Appears both in The Murders in the Rue Morgue and in The Purloined Letter as the clever companion of the narrator of those two stories. His highly creative, observant and analytical mind allows him to perceive where the police are going wrong, and stay one step ahead of the criminals. He loves of riddles, mathematics and poetry, and the Prefect mocks him a poet (despite the fact that the Prefect is hopeless to solve the cases without Dupin's aid. He has a strange sense of humor and very eccentric habits (his love of nighttime for example). In The Purloined Letter, he is rivaled by Minister D___, a man with a similar "poetic" but who acts not to solve crimes but commit them. Dupin does seem to feel a sense of competition with Minister D___, giving him an added incentive to solve the crime with flair.
Auguste Dupin Quotes in Poe's Stories
The Poe's Stories quotes below are all either spoken by Auguste Dupin or refer to Auguste Dupin. For each quote, you can also see the other characters and themes related to it (each theme is indicated by its own dot and icon, like this one: Note: all page numbers and citation info for the quotes below refer to the Penguin Classics edition of Poe's Stories published in 2006.).
The Murders in the Rue-Morgue Quotes
Had the routine of our life at this place been known to the world, we should have been regarded as madmen – although, perhaps, as madmen of a harmless nature. Our seclusion was perfect. We admitted no visitors.
Related Characters: Narrator (The Murders in the Rue Morgue; The Purloined Letter) (speaker), Auguste Dupin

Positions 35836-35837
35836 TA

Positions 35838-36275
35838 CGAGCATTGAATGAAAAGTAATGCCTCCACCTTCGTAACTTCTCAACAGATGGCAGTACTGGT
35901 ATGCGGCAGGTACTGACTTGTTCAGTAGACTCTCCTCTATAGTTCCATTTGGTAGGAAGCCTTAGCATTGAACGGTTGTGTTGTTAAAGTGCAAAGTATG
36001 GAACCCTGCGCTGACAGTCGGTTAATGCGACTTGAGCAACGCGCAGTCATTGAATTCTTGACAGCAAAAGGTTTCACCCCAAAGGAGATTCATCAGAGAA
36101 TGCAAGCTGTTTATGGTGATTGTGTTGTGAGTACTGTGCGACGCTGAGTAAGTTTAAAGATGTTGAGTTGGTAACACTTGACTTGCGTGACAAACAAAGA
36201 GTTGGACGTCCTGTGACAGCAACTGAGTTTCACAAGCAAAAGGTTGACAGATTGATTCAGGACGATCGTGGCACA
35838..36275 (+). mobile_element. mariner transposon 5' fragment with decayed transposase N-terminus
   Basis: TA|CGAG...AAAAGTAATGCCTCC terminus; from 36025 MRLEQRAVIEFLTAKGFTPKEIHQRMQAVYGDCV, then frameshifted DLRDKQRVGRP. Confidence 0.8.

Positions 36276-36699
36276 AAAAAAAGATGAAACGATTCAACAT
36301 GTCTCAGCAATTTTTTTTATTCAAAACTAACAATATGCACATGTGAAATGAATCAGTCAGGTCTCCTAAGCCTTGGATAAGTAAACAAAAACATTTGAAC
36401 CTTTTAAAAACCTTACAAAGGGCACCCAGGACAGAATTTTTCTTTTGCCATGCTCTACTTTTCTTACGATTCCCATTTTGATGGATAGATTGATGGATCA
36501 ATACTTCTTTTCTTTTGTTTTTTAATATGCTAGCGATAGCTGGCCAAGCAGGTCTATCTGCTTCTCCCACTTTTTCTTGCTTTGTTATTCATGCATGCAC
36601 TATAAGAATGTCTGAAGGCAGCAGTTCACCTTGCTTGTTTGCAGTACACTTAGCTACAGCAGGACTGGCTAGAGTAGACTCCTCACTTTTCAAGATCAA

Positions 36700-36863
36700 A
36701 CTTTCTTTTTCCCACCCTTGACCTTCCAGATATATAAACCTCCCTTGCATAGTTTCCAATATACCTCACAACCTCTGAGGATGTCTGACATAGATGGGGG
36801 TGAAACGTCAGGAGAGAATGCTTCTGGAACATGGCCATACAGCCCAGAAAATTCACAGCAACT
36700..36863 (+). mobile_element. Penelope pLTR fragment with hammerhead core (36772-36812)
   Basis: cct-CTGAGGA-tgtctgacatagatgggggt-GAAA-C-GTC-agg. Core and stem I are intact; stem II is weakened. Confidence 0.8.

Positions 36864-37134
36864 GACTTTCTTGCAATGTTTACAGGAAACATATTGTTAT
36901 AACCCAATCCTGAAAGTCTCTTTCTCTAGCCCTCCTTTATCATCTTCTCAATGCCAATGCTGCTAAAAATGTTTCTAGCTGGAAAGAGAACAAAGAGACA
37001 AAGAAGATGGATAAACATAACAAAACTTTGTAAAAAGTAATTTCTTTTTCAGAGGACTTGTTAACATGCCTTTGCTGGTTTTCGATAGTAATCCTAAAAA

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Explanation and Analysis:
Auguste Dupin Character Timeline in Poe's Stories
The timeline below shows where the character Auguste Dupin appears in Poe's Stories. The colored dots and icons indicate which themes are associated with that appearance.
The Murders in the Rue-Morgue
...their daily routines, you’d think the pair suffered from madness. They kept completely to themselves. Dupin especially was obsessed with night time, and soon, the narrator feels the same way, and... (full context)
...no further evidence found, and one man called Le Bon arrested but without much reason. Dupin seems very interested in the process of the investigation and asks the narrator for his... (full context)
The Purloined Letter
...the Prefect announces that he comes on official business and needs help with a case, Dupin extinguishes the light. It’s another of his fancies that good thinking is better done in... (full context)
...the case is so simple that its resistance to solution has the police very confused. Dupin suggests that its very simplicity might be what’s causing their trouble. The Prefect finds this... (full context)
...is disappointed to admit no further developments. He made another thorough search but found nothing. Dupin asks how much the reward is and the prefect says that he will personally pay... (full context)